Where are the Black Republicans?

Politico.com has an interesting article titled GOP fails to recruit minorities. It mentions that under George Bush, the Republican Party is on the verge of going six years without an African-American governor, senator or House member.

The article mentions several reasons for this.

“In 1994, when I first ran, we had 14 African-American Republicans running for Congress. … I was the only one that won that year, but we had 14, and we had some good candidates,” said former Oklahoma Rep. J.C. Watts, one of the party’s most recognized African-American voices. “I am grateful for what Ken Mehlman did when he was RNC chairman, but I knew that wouldn’t last — that was one person. I’ve never gotten the impression that it was institutionalized.”

Jack Kemp, the former Republican congressman and vice presidential nominee, says the culprit is clear: a “pitiful” recruitment effort by his party. “I don’t see much of an outreach,” he said. “I don’t see much of a reason to run.”

A former black GOP candidate who declined to be identified by name offered a slightly more charitable explanation. He said the party is so broke and distracted that wooing strong minority candidates is a luxury it simply cannot afford right now.

I can add a couple of other reasons that weren’t mentioned. The first is that, for the most part, politics in America’s cities are dominated by the Democratic Party. Any AA politician in New York City, Chicago, Philadelphia, Washington, DC, etc, is almost certainly going to come up through a Democratic organization. Until the GOP can break the grip that Democrats have on inner-city politics, they will always find it hard to recruit black candidates (or, for that matter, white Democrats in the cities).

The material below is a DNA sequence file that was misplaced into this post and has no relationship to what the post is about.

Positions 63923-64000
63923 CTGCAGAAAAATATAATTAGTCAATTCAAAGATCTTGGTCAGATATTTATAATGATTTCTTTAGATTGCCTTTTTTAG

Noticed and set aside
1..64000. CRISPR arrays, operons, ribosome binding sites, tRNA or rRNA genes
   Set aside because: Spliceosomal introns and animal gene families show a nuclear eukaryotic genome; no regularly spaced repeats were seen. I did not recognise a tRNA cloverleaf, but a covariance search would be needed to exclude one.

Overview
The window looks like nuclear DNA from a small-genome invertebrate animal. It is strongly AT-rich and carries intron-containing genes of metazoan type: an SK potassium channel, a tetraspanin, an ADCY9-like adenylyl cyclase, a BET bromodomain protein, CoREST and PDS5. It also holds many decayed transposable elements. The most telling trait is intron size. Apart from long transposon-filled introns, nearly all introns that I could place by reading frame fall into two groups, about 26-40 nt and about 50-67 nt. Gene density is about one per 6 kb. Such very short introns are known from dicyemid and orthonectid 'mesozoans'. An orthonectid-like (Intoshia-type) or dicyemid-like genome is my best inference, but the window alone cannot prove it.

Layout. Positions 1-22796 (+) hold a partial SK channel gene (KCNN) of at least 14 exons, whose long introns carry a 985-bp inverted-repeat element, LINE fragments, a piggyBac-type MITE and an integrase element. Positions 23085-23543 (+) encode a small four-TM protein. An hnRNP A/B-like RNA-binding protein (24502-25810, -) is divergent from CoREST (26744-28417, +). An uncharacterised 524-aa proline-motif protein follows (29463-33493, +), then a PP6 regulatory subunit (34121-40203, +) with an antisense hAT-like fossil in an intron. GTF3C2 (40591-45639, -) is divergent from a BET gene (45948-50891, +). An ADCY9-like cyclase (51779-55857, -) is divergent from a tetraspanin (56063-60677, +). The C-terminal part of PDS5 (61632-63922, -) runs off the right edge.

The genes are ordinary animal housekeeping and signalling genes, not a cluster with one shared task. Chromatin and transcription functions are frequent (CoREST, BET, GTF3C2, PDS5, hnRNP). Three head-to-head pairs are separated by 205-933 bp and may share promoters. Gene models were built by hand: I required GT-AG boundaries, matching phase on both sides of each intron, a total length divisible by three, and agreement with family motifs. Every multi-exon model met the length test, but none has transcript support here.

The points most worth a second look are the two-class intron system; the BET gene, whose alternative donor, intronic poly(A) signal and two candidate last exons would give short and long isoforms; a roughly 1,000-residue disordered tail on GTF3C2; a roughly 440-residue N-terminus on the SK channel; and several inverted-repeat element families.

The second is that… let’s be for real… in the South, the Republican Party = the party of white people, while the Democratic Party = the party of black people. Now, that’s not really true; in fact, there are many white Democrats. But throughout the South, whites overwhelmingly vote for Republican candidates, while most blacks and and a minority of whites vote for Democrats.

This is a direct result of racial polarization in the South, and the Republican has been the main culprit, and beneficiary, of this situation. Former Dixiecrats like Jessie Helms bolted to the GOP after the passage of civil rights laws in the 1960s, and brought their distaste for African Americans with them. Helms was a master of race baiting ads, the type of which were raised to their zenith by the Willie Horton ads in the 1988 presidential campaign.

As long as the GOP uses black voters as a kind of collective boogeyman to scare or disgust whites into voting for its candidates, they will get few if any black voters, and even fewer blacks who will run under the GOP banner.

Bottom line is, if Republicans want black votes, they have to do something to earn it. And right now, it doesn’t seem like they’re doing much.